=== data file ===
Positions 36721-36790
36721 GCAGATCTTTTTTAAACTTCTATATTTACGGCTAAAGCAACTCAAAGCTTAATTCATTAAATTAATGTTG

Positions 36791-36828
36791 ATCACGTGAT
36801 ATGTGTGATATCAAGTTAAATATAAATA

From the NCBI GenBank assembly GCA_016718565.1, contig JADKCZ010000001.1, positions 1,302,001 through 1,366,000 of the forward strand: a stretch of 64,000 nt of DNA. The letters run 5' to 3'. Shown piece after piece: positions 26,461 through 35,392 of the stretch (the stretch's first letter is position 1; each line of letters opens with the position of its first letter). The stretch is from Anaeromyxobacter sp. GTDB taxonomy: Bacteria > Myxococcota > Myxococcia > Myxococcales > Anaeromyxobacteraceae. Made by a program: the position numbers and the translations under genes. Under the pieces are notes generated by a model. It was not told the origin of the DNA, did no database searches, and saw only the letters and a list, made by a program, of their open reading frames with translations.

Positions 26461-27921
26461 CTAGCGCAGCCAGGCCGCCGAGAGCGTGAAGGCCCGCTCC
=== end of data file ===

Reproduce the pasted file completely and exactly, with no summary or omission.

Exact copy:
Positions 36721-36790
36721 GCAGATCTTTTTTAAACTTCTATATTTACGGCTAAAGCAACTCAAAGCTTAATTCATTAAATTAATGTTG

Positions 36791-36828
36791 ATCACGTGAT
36801 ATGTGTGATATCAAGTTAAATATAAATA

From the NCBI GenBank assembly GCA_016718565.1, contig JADKCZ010000001.1, positions 1,302,001 through 1,366,000 of the forward strand: a stretch of 64,000 nt of DNA. The letters run 5' to 3'. Shown piece after piece: positions 26,461 through 35,392 of the stretch (the stretch's first letter is position 1; each line of letters opens with the position of its first letter). The stretch is from Anaeromyxobacter sp. GTDB taxonomy: Bacteria > Myxococcota > Myxococcia > Myxococcales > Anaeromyxobacteraceae. Made by a program: the position numbers and the translations under genes. Under the pieces are notes generated by a model. It was not told the origin of the DNA, did no database searches, and saw only the letters and a list, made by a program, of their open reading frames with translations.

Positions 26461-27921
26461 CTAGCGCAGCCAGGCCGCCGAGAGCGTGAAGGCCCGCTCC